7. This may be a drug to watch in the future. Seviteronel (VT-464) is a once-daily oral therapeutic given without prednisone. Seviteronel selectively inhibits CYP17 lyase, a target of abiraterone, and has unique blocking effects on the androgen receptor (AR), the target of enzalutamide. There is a growing body of preclinical and clinical evidence that shows that some abiraterone- or enzalutamide-resistant patients will respond to seviteronel treatment. Currently there are phase II clinical trials of seviteronel in the US and Europe. At the moment there are not any clinical trials of this drug in Australia. In January 2016 the United States Food and Drug Administration (FDA) granted Fast Track Designation for seviteronel for the treatment of patients with metastatic castrate-resistant prostate cancer. The Fast Track program is designed to facilitate the development and review of drugs intended to treat serious conditions and fill an unmet medical need.
  8. The New Prostate Cancer Infolink has an article about the announcement of a new clinical trial of Enzalutamide (brand name Xtandi) in men with metastatic, hormone-sensitive prostate cancer. This trial will be recruiting men In Australia. The New Prostate Cancer Infolink expresses concern about the suitability of this trial for men newly diagnosed with a significant presence of metastatic disease. Click on this link to read the article.
  9. The New Prostate Cancer Infolink reports Full data on ADT + chemotherapy from the STAMPEDE trial now published The report has links to the full text of articles in the Lancet regarding this research. "For men with metastatic prostate cancer starting [androgen deprivation] therapy for the first time, we found strong evidence to support the addition of docetaxel to androgen deprivation therapy as the new standard of care, and this combination should be offered to men who are fit to receive chemotherapy. " There is no sufficient evidence yet to recommend docetaxel plus androgen deprivation therapy for hormone-naive men men diagnosed with micrometastatic prostate cancer (cancer in the lymph nodes but not yet metastasised to the bone - M0)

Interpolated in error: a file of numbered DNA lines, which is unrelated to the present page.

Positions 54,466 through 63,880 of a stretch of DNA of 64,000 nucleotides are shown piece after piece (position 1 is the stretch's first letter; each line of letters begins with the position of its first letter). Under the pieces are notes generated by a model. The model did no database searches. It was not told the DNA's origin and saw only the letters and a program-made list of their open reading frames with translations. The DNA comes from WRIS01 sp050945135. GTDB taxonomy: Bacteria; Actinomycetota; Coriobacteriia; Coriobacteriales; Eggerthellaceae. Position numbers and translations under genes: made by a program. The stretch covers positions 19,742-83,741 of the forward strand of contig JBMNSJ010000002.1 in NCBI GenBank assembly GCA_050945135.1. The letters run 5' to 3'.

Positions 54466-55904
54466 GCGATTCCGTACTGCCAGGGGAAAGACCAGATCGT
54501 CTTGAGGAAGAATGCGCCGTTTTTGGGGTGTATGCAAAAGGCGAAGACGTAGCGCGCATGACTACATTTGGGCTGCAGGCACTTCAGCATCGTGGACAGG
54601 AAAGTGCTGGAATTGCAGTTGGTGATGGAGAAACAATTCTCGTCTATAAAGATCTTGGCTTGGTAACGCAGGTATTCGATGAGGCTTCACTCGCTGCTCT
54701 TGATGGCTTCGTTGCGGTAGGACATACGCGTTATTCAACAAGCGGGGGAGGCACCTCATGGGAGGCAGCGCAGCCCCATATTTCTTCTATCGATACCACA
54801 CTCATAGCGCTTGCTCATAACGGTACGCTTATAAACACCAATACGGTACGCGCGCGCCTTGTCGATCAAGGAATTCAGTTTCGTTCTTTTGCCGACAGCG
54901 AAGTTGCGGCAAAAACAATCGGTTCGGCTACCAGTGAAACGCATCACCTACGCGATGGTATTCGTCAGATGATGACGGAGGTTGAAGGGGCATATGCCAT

10. The Prostate Cancer Foundation of Australia has posted a video on YouTube of the following talk on Metastatic Prostate Cancer given by medical oncologist A/Prof Gavin Marx at Sydney Adventist Hospital on 25 May 2015.
  11. Thanks to Chuck Maack for alerting us to this. A collaboration between leading US and British Cancer Centres has been described as a landmark study. Click on this link to read a report of the study. Chuck's comment This appears to be terrific news. The problem now is whether or not the researchers get fast-track funding to continue their research to determine which medications currently are correct for which genomic defects, and what medications are available and might be used singularly or in combination with other medications to go after the other genomic defects. Then…and we don’t know when…we are going to need government approval for coverage for the gene testing that will permit Medicare to cover that expense..... And (another) then, we will need FDA approval (in Australia, TGA approval) for those medications not yet developed/determined or approved for prostate cancer, but now necessary, as well as may need combining with other medications. So, it looks like now it will be a matter of time and how fast-track they continue this research.
  12. A well researched article (pub. online 8 Jan. 2015) by Dr.Michael Kolodziej, MD, FACP in AJMC, (with free access via PubMed,) outlines the current treatment options, as well as those being investigated. http://www.ajmc.com/journals/supplement/2014/ACE021_Dec14_Prostate_CE/ACE021_Dec14_ProstateCE_Kolodziej/ Interestingly, although it covers some of the newer PSMA scanning technology (including C11 Choline) still no mention of the Gallium 68 PSMA scans now available in most? Australian capital cities. Perhaps we lead the USA in this regard?